This is ICON’s revised rudder. As you probably can guess the bumps on the leading edge are what was added to my original rudder shape. These bumps are called “Tubercles” and can be found in nature on the leading edge of the fins Humpback whales. They can be seen as vortex generators. So, why were they added and did they work?
ICON’s original owner and skipper were Happy with the boat’s performance and I never heard any complaints about the rudder. But ICON sold to a new owner and he was campaigning the boat heavily and quite successfully. The new owner, Kevin, felt the rudder was stalling too quickly when the boat was being hard pressed. He asked Paul Bieker to take a look at the rudder and suggest a modification. I’ve known Paul for years. He was an intern in my office years ago and lived in my house while interning. Paul is one of the most clever and technically agile designers I know. Paul pulled out a technical paper,” HOW BUMPS ON WHALE FLIPPERS DELAY STALL, An Aerodynamic model.” by Ernst A. van Nierop, Silas Alben and Michael P. Brenner. This highly technical paper goes into the theory behind how the bumps can delay the stall angle of a fin. It’s full of complex formulas and to be honest a bit over my head. OK, way over my head but I can look at the pictures, the graphs and read the text and get a good understanding of what and why they were doing it.
Paul applied the theory in the paper and suggested three bumps on the leading edge of ICON’s rudder. The idea being that when ICON was heeled over and rudder was applied at high angles of attack the rudder would suck air down the leading edge leading to a stall and loss of rudder control. The bumps direct this downwash back across the rudder foil and delay stalling. Cool huh. And yes, according to Kevin, the bumps worked great. There is very little additional drag from the bumps but the effect on stall angle was dramatic.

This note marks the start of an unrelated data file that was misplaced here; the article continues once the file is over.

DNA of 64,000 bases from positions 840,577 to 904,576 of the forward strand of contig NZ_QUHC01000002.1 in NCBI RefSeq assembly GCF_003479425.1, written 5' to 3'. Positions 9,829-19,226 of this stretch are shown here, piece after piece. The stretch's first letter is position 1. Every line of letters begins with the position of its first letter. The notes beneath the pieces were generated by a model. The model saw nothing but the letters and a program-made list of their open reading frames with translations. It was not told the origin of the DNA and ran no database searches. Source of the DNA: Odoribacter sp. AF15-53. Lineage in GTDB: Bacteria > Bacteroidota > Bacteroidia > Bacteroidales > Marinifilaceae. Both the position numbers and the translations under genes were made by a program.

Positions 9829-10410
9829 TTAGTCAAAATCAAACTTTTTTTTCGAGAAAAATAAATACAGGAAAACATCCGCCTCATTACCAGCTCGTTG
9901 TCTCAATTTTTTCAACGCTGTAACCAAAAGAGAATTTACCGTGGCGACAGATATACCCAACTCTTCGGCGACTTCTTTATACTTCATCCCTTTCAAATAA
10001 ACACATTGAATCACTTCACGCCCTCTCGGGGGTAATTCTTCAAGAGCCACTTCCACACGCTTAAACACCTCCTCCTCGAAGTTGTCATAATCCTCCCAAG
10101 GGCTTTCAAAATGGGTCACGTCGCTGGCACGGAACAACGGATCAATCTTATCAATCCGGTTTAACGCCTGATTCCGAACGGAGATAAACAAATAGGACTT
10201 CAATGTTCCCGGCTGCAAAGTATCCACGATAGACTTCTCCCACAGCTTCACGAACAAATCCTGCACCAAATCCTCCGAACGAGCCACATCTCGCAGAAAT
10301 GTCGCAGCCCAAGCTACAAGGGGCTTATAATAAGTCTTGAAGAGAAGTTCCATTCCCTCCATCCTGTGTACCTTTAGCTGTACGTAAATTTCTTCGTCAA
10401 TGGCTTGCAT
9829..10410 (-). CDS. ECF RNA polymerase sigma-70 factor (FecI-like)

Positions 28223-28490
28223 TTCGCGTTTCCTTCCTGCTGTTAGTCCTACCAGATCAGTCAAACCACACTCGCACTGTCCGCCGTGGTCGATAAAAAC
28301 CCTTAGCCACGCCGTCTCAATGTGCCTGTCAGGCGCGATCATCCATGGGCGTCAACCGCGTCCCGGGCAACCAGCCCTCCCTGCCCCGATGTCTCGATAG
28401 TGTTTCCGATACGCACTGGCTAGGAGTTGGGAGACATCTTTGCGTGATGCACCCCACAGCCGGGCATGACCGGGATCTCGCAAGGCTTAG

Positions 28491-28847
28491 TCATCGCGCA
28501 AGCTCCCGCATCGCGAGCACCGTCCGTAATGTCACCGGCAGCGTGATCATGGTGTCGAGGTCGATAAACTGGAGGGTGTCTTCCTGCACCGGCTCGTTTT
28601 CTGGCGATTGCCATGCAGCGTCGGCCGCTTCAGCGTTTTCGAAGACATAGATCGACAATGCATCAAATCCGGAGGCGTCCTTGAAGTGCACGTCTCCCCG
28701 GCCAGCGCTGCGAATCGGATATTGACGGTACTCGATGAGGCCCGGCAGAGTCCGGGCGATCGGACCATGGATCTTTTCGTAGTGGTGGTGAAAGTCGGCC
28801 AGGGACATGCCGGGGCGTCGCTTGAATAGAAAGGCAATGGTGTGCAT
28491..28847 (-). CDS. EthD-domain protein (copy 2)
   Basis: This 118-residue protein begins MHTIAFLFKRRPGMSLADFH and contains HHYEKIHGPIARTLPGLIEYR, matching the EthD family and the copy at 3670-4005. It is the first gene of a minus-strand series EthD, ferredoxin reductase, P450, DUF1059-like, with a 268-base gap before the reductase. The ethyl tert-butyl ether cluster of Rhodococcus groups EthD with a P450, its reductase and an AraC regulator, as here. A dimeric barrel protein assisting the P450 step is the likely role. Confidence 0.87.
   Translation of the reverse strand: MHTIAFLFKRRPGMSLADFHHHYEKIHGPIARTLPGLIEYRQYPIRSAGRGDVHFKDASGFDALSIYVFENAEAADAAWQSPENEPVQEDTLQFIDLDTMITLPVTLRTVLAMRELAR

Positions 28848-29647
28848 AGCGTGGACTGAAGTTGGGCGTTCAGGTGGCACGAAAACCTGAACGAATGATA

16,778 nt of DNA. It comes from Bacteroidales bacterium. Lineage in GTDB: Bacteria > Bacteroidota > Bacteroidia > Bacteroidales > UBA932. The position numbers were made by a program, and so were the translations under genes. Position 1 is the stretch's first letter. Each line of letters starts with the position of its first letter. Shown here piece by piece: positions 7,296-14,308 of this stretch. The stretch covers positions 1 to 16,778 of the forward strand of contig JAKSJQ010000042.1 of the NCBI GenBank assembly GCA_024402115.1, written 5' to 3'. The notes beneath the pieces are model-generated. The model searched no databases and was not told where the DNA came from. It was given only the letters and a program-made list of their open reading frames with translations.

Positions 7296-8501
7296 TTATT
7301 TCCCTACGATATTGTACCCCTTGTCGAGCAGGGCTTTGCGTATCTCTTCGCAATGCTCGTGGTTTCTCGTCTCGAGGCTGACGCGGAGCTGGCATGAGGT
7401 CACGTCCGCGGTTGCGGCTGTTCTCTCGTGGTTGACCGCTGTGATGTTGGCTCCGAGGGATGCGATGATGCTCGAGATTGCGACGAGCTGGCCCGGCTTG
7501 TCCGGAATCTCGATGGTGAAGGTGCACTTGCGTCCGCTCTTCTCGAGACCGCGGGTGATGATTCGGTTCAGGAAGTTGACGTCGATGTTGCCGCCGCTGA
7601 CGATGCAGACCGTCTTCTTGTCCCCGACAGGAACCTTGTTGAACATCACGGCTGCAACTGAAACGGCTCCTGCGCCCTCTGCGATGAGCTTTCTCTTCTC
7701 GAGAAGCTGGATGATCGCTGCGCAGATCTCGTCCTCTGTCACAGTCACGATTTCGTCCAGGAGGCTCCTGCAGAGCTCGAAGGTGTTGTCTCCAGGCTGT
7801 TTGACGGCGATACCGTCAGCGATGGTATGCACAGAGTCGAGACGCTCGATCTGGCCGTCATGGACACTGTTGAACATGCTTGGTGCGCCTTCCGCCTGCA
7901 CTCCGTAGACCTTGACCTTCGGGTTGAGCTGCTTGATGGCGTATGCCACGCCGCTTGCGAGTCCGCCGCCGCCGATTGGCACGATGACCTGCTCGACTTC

On many modern high performance boats with broad transoms twin rudders are used so that the leeward rudder is well below the water’s surface. This prevents the leeward rudder from “ventilating” and stalling. But on ICON we had one rudder and changing to twin rudders would have been very expensive. Paul’s solution was a simple, quick and economical fix. Plus, it looks sexy.
Thanks Paul. You made a good boat even better.
I started with this rudder because I think it represents the epitome of where rudder evolution has taken us. I’ll work back wards now and go into some of the older rudder shapes, i.e. the “elephant ear” rudder as my pal Thorvald likes to call them and explain why they were not the best way to steer a boat.
I met with Thorvald this weekend. He is rebuilding an old Bill Garden yawl with a long keel and an attached rudder that is kind of shaped like an elephant’s ear, hence the term. We spread out the drawings to Thorvald’s boat and studied the old rudder shape. My conclusion was that he should leave his rudder as is. The underwater profile of his boat is so pretty that I just couldn’t;t see enough benefits from altering the rudder planform to justify modifying it from the original. It was a case of respecting the original work of Bill Garden.
So understand. The best rudder for steering a boat is an independent spade rudder. Or if your boat has a really fat fanny twin high aspect ratio spade rudders. If your boat has moderate proportions without exaggerated beam at the stern one rudder will work fine. But it’s waste of time to try to justify other styles of rudders. All sorts of weird rudder shapes will work but the clean foil of the spade rudder works the best. Carbon fiber construction can make the rudder tremendously strong and free from all the problems that come with grp skins over foam attached to a metal pipe stock.
I will look at some of the older rudder shapes next.